All of our key people were really on board with it from the beginning, and I think that was from having a good, healthy, strong relationship with [Nurse Practitioner from specialist palliative care] because she had been coming into the facility before. (Site 3, staff 1)

Identifying and triaging residents

Establishing processes to identify dying residents to discuss was a mechanism that facilitated the avoidance of rushed decision-making of who to discuss minutes before Needs Rounds were due to start. Identification meant that the most appropriate residents were discussed, and minimal time was lost in deciding during the meeting.

Processes suggested by staff included: delegating the task of identifying residents to specific team members, emailing all staff prior to Needs Rounds, or leaving a ‘sign-up’ sheet in the staff room.

We have the meetings on a Thursday we start thinking about “OK who’s been unwell? Who’s been to hospital? Who’s declining?” So we’re more aware of the signs rather than before well – I mean you’re aware but we’re looking for specific things now, which has helped us. (Site3, staff 2)

Knowledge transfer

Interviewees reported that staff attending Needs Rounds had shared their new learning with other team members through written and verbal methods, as well as with residents and families. This had led to improved clinical knowledge and skills to care for the dying resident. Selection of staff to attend Needs Rounds also facilitates knowledge transfer. The knowledge gained in Needs Rounds case-based education was applied not just to that resident, but also to all residents affected by a specific symptom or issue.

Really, we need to share it with everyone, because it’s not always the RN at the bedside that’s doing the care, we know that. It’s the care worker or the care supervisor. So they need to know as much as we [RNs] do…Yeah, then it becomes like a tool for education. (Site 3, staff 1)

Methods used to facilitate knowledge transfer after Needs Rounds to all staff outlining the information discussed included emailing key points or meeting minutes, and writing into resident files.

I take minutes for that meeting and then after we have the meeting I actually disseminate that to all the staff because we had an email address that goes to everyone. So I can, I can impart all of that information and everyone can read it. And then the care team management can actually copy and paste that information straight into their progress notes as well. (Site 3, staff 1)

Verbal information sharing at hand over, at staff meetings, and at monthly training meetings were also used:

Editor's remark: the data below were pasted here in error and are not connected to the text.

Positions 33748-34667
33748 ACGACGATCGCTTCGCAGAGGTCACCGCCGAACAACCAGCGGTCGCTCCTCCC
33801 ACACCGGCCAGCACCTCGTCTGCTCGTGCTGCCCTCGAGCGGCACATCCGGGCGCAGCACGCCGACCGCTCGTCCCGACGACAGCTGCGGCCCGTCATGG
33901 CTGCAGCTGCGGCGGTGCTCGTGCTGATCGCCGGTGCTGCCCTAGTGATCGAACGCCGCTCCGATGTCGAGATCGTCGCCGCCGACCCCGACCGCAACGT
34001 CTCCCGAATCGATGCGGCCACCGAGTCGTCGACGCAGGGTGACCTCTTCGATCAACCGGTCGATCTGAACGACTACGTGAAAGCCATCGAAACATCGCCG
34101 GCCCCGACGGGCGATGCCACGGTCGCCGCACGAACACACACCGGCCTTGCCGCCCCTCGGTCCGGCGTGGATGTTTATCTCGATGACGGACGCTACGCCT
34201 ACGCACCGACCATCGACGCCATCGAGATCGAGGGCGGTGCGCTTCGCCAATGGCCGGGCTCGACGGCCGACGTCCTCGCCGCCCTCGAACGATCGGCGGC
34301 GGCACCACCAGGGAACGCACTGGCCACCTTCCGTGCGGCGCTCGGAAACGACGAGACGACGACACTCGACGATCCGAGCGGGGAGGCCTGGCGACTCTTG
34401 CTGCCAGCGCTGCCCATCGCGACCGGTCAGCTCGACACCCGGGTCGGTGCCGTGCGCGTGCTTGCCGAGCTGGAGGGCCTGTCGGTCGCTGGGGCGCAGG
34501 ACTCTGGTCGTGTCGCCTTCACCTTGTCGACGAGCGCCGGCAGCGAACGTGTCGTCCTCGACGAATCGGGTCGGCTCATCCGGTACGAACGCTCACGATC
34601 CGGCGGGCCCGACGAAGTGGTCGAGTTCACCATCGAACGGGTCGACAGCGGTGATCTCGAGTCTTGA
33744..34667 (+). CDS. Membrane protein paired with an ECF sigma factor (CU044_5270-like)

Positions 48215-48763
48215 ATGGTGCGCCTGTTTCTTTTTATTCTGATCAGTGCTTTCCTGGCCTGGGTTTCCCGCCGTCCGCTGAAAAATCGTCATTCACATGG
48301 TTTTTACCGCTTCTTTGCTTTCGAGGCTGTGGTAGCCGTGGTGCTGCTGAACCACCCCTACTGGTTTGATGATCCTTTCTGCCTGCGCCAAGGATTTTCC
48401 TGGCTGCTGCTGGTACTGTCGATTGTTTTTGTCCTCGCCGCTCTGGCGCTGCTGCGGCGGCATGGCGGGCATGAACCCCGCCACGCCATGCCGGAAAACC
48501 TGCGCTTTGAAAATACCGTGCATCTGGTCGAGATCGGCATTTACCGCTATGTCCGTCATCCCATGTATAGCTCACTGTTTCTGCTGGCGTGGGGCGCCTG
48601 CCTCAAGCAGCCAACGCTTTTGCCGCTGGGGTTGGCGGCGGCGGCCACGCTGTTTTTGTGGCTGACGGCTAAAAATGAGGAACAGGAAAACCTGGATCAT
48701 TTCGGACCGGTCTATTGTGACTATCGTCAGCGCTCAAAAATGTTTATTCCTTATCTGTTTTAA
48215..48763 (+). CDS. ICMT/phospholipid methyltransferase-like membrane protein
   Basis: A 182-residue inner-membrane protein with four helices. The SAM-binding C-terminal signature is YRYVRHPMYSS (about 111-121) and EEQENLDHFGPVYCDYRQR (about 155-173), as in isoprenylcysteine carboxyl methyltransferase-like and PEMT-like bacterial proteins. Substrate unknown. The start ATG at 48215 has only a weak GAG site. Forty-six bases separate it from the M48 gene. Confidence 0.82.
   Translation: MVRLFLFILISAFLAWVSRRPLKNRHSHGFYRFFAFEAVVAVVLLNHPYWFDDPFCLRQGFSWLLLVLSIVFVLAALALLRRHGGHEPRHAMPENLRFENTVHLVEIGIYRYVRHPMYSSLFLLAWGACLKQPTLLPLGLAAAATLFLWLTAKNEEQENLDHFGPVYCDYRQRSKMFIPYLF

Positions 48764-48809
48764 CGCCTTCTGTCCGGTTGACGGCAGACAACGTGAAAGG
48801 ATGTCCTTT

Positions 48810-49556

Our knowledge-base has improved due to the Needs Rounds and the word of mouth. So when we have our AINs [Assistants in Nursing] and RNs that come to the Needs Round, they go and spread the word and give you a feedback to the other AINs and RNs and whatnot, and we do like a little teaching thing (Site 1, staff 1)

Sharing information with families was also crucial, including on an individual level and through resident meetings with families. Engaging families in thinking about palliative care had improved recognising deterioration and dying:

Every residents’ meeting I do talk about palliative care and dying and that if you haven't had a talk with me about deterioration and recognising what's going to happen, please contact me and if you do feel like your loved one is deteriorating, because sometimes it is normal for us to just not notice, because we do see them every day, that they do come and talk to us. (Site 1, staff 1)

Ensuring staff across the care home were improving their knowledge, even if not directly attending Needs Rounds, was an important mechanism of change to improve communication with families and engaging them in anticipatory and advance care planning:

We have a bigger knowledge and understanding of the whole palliative approach and also in the way we address the residents, especially the family members, because that’s one of the toughest, they want to understand and everyone of them, like from my experience, they will say “I don’t want that yet because he’s not dying.” Now that we have that Needs Round and we can easily explain to them and get them involved. (Site 10, staff 2)

Identifying methods of disseminating the learning from Needs Rounds to the wider staff team, and filtering this through to conversations with families was an important element in successful implementation.